There has been a lot of talk recently in Utah news about the new performing arts center that will soon be coming to Salt Lake City and even the possible relocation of the Hale Center Theatre from West Valley City to Sandy. With all of the talk about performing arts, it is interesting to note that Provo used to have one of the premier Opera Houses along the Wasatch Front. The Provo Opera House was located about 50 North 100 West.
Provo: the garden city of Utah: its resources and attractions stated about the opera house, "Perhaps no other city of double its population in the United Sftates has so fine a building of amusement as Provo. The Provo Opera House has a seating capacity of 900, and cost over $30,000. Like all other public institutions in Provo, everything is new and contains all the modern advantages in the line for which it was erected. It may be unnecessary to state that a city with such a building has a good record among traveling theatrical companies for the number of its amusement-loving inhabitants."
The best information that I could find on the Opera House was from the BYU website where the picture was originally published. The site states, "Although plays, debates, and lectures were held in College Hall, the old Opera House in downtown Provo (constructed in 1888 on First West between Center Street and First North) was the scene of many large-scale BYU productions, such as operas and major drama, before 1920. Later the seats were removed and the building was used for dances and boxing and wrestling matches. According to Professor J. Homer Wakefield, who took this photograph, it was the site of Jack Dempsey's boxing debut. In the 1920s it was converted to a National Guard armory, and it was razed in the 1950s."
Who can enjoy a good night at the opera without a large drink of beer? Well, for those lucky opera goers, the Palace Saloon was located directly across the street. There is a complete lack of information about the Palace Saloon on the internet. In fact, when googling "Palace Saloon Provo," only six results were provided, five of which were photographs from photo databases. The Palace Saloon was located on the west side of 100 West between Center and 100 North. What surprised me even more than the lack of information on the internet is that the building is still standing, just to the south of where Sammy's is located.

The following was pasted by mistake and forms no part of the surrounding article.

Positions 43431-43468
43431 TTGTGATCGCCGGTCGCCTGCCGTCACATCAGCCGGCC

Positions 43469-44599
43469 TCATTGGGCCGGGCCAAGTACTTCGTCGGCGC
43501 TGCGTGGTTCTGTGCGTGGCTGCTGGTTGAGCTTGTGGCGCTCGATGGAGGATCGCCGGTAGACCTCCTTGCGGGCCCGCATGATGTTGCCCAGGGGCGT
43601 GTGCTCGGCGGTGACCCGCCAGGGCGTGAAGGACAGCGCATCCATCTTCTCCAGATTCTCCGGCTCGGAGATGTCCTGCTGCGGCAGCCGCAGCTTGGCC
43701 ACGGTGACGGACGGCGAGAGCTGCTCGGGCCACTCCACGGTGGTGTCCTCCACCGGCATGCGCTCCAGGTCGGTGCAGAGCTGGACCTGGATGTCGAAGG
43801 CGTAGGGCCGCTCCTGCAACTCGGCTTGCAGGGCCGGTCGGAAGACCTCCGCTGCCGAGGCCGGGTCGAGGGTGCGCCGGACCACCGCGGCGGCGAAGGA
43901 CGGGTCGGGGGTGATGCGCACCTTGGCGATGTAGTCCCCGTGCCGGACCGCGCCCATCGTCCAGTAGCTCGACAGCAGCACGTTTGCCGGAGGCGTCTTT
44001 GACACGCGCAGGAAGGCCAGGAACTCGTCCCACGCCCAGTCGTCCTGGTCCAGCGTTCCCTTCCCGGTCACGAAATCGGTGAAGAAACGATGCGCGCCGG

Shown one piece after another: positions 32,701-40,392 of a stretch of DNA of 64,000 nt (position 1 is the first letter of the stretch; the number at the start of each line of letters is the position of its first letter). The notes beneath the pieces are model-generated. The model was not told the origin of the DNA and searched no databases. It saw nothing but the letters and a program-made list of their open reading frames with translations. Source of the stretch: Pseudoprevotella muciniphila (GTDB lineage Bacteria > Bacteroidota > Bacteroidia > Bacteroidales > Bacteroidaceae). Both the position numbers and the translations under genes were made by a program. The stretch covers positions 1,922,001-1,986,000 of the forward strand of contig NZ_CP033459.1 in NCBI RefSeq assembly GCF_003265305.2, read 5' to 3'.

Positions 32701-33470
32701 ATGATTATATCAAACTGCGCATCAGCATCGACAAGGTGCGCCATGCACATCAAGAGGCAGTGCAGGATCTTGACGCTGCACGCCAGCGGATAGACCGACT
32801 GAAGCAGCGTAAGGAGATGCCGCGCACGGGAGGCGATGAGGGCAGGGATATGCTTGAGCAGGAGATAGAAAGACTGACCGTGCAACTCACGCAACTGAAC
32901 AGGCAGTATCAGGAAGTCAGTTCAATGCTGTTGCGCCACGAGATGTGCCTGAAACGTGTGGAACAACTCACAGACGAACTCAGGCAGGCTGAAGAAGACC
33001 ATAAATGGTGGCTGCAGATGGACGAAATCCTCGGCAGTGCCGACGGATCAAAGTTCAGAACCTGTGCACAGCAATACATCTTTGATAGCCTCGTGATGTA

Courtesy of Brigham Young University, Lee Library, L. Tom Perry Special Collection
Sorry the above picture is such poor quality; I promise that it isn't from the 1970's. For some reason, I didn't take a picture of the building face on and had to use the picture from Googlemaps. Below is a better picture of what the building currently looks like.
One of the pictures that I came across while researching the Palace Saloon was a great flicker account in which old historic buildings are combined with modern pictures of the same building. Here is the picture I found. If you want to look at some more buildings in downtown Provo, check out chisbateman's photostream.
LOST IN HISTORY: Time for the second installment of Lost In History, an interactive part that I am going to include and the conclusion of the posts to help the blog be more interactive. Once again, if you have any comments or ideas for rewards or giveaways that could be given to the first person who responds, let me know. For todays Lost In History, I thought that the lack of information about the Palace Saloon was unfortunate. However, it reminded me of perhaps the biggest connection that Provo has to saloons. Provo's most notable resident around the turn of the 19th century was an individual who was famous for having the only "saloon-free and prostitute free" mining camp in the US. Who was he and what connection did he have to Provo? To help you out, he did built several houses around Provo which have been featured in previous posts, and as an additional hint, his name is on the most notable historical business building in Provo.